A couple of weeks ago I got an e-mail from a reader in response to my post on historical periodization that cried out for for further thought. He raised the question of timelines, saying he found it useful to look at “what was happening elsewhere when this was happening to me and mine”.
Personally, I love timelines–and I buy books of historical timelines whenever I get a chance.* I’ve actually worn out two copies of Bernard Grun’s remarkable Timetables of History, thereby justifying buying up-dated editions. One of my other favorites is Who Was When by Miriam Allen de Ford and Joan Jackson–I’m keeping my eye out for a second hand copy of the third edition at a reasonable price.
But no matter how good a printed timeline is, there is nothing quite like building your own timeline for a specific project. In addition to the events directly related to my project, I’ve learned to include a “universal history” line for events happening outside my story. It’s amazing how often that line gives me an unexpected insight.
I started building timelines when I was writing my senior comprehensive paper in college because I was having trouble keeping track of how events from different parts of the British empire fit together.** I found a new use for timelines when I started writing fiction and discovered that I have a tendency to squeeze extra days into the week.*** You can always tell when I’m in the middle of a project that has a complicated chronology, because I’ll have a timeline taped somewhere to my office wall. Back in the days when cut and paste was not a metaphor, I drew them by hand on sheets of legal pad turned sideways. Then I used Excel, which was more legible but clunky because spreadsheets and timelines are not really the same. These days I’m using Aeon timeline software, which is pretty amazing.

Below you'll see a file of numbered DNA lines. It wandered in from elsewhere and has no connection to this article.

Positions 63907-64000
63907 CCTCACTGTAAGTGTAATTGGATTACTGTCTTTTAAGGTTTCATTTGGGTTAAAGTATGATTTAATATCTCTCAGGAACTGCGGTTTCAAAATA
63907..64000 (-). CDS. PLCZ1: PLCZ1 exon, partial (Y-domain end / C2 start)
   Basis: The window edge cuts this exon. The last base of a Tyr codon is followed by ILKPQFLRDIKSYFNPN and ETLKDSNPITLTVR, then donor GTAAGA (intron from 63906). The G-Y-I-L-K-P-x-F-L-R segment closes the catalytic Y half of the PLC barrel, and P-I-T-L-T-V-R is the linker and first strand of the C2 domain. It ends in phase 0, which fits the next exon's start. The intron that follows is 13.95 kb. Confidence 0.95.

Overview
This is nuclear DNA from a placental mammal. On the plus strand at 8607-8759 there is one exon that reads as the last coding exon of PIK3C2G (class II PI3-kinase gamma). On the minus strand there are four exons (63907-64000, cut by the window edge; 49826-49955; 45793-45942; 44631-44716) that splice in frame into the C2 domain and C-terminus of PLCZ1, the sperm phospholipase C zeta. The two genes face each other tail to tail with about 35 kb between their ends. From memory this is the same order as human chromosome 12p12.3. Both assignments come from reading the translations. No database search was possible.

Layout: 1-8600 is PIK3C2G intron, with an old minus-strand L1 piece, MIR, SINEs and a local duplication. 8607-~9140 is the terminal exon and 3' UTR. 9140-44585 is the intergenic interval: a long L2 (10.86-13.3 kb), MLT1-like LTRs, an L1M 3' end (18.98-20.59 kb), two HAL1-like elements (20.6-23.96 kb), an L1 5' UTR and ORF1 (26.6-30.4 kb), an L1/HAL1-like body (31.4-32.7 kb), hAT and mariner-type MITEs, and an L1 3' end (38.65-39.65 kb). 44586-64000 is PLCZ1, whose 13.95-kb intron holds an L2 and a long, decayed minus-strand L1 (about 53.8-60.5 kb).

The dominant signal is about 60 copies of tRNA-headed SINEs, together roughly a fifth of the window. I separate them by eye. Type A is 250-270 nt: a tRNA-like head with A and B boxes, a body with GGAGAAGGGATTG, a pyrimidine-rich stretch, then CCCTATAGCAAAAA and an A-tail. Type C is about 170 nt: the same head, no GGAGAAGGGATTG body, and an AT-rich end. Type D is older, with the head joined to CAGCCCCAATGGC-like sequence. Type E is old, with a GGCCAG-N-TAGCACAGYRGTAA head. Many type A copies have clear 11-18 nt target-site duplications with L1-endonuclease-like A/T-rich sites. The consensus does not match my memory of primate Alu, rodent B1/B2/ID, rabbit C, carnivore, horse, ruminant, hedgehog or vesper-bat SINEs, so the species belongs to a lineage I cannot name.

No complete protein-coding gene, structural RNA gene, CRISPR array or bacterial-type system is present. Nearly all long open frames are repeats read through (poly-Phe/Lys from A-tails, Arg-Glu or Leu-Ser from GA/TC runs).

Anyone else out there a timeline fan or creator? Recommendations welcome.
* What can I say? Reference books are a weakness. I also snap up historical atlases and virtually anything at a second-had book store called “a dictionary of some subject I’m vaguely interested in or think I might be interested in, or that I ought to be interested in or that looks cool”.
**If someone has published a good (or even a bad) timeline of European imperialism, please let me know.
***If I could just figure out how to do that in real life….